For First Time in 20 years, Yale Holds Reunion for Former Physics Students

There were young women and elderly men, locals and those who traveled across the globe to be in attendance, researchers, business leaders, a Nobel Laureate and even a former astronaut, but they all had one thing in common: At some point in the past 60 years, they had walked the halls of Sloane Physics Laboratory as Yale physics graduate students.

On Nov. 7-9, nearly 100 former Yale physics students from as far away as the United Kingdom, Turkey and Australia revisited their old labs and classrooms for the Physics Alumni Conference, hosted by the Department of Physics and the Graduate School of Arts and Sciences.

When approached about the idea last year, shortly after becoming chair of the physics department, Meg Urry jumped at the chance to give several generations of physics alumni the opportunity to meet one another, explore ideas about the current state of the field and share their varied life experiences since graduating any number of years ago. It was the first physics reunion Yale has hosted in nearly 20 years.

“They love it. They’re having a blast,” said Urry, during the event. “It’s a great way to reconnect. It’s also a great way for current graduate students to make connections with outside faculty and researchers, and hear about all the different things that former graduates are doing.”

The conference, which was organized by the Association of Yale Alumni, included panel discussions on topics that ranged far beyond physics research and education. Urry said it was especially interesting to hear from alumni in other fields, including business, industry and policy. “These are people from different generations, many with different ideas and different experiences.”

Urry, who gave a talk about the current directions that Yale’s physics department is taking, highlighted the cutting-edge research faculty are doing in areas such as astrophysics and cosmology, condensed matter, particle and nuclear physics and, more recently, biophysics.

“We have an incredibly active and talented junior faculty,” she said, adding, “We are an extremely interdisciplinary department.”

It was a message that echoed Deputy Provost for Science and Technology Steven Girvin’s speech during Friday night’s welcoming session about the future of science at Yale, titled “Yale Science! Lux et Veritas (and quantum coherence).”

At the heart of Yale’s future scientific endeavors, he said, is the concept of bridging traditionally disparate fields, including biology and the life sciences, physics, chemistry, geology, mathematics and engineering.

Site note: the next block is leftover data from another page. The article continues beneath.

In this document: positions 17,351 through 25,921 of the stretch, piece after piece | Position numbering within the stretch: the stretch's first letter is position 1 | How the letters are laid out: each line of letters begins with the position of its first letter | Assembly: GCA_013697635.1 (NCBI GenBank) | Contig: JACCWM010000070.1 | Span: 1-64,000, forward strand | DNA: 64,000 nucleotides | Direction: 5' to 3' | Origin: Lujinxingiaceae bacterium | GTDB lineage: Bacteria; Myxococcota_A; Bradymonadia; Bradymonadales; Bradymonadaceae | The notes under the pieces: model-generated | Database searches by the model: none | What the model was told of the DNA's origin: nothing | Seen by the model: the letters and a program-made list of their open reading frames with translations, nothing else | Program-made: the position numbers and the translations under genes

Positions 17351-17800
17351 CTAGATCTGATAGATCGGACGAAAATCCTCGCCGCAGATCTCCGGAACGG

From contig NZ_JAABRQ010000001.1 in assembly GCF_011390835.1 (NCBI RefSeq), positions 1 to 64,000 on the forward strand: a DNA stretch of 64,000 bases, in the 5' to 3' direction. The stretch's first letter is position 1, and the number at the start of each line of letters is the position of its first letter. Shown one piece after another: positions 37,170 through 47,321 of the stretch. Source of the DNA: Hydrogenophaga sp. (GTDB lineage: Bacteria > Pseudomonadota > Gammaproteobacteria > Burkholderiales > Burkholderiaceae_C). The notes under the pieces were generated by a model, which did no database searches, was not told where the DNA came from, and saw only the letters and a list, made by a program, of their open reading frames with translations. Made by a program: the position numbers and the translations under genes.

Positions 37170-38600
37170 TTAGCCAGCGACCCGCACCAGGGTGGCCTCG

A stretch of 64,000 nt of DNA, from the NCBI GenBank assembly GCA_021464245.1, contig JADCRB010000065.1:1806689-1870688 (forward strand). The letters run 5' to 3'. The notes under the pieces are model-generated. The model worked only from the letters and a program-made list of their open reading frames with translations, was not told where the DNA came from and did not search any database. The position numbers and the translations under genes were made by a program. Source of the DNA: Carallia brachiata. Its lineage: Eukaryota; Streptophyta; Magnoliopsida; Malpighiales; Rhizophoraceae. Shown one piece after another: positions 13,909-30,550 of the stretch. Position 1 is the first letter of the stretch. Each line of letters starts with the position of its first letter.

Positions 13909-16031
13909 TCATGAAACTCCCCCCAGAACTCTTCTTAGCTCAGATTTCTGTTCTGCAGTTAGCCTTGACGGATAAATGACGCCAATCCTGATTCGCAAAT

“Interdisciplinary is a buzz word [these days], but it really is a big part of the future of science and engineering at Yale,” Girvin said. “A lot of people who didn’t use to talk to each other are talking to each other now about different ideas.”

One major component that is expected to make cross-collaborations possible, he said, is West Campus, the 136-acre former Bayer HealthCare complex containing labs, office space and warehouse storage that Yale purchased in 2007. Other changes transforming the University’s reputation as a first-rate research university, said Girvin, include new buildings and departments, better access to state-of-the-art equipment and technology, the creation of new research institutes, and the two new residential colleges that will “bring the center of gravity of Yale College up ­Science Hill.”

For some of the alumni at the conference, even more basic changes have shaped Yale science since their graduate-student days. While the science section used to be found in the very back of the Yale undergraduate admissions viewbook, the University admits far more undergraduates in the sciences and engineering these days, with an especially sharp increase since 2005, Girvin said. And unlike the cohorts of most of those in attendance, many of today’s graduates are women, he added.

Despite the obvious differences, however, there was one thing that hadn’t changed since the alumni’s time at Yale, and that was the setting. With its straight-backed wooden seats and antique-looking equipment lining its walls, Sloane’s main lecture hall was just as the alumni remembered it.

“I think in this room, the past, the present and the future come together,” said Jon Butler, dean of the Graduate School of Arts and Sciences, during the conference’s opening remarks. “I mean, just look at this room!” he added, to knowing laughter from an audience already enjoying its trip down memory lane.

— By Suzanne Taylor Muzzin

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Suzanne Taylor Muzzin:, 203-432-8555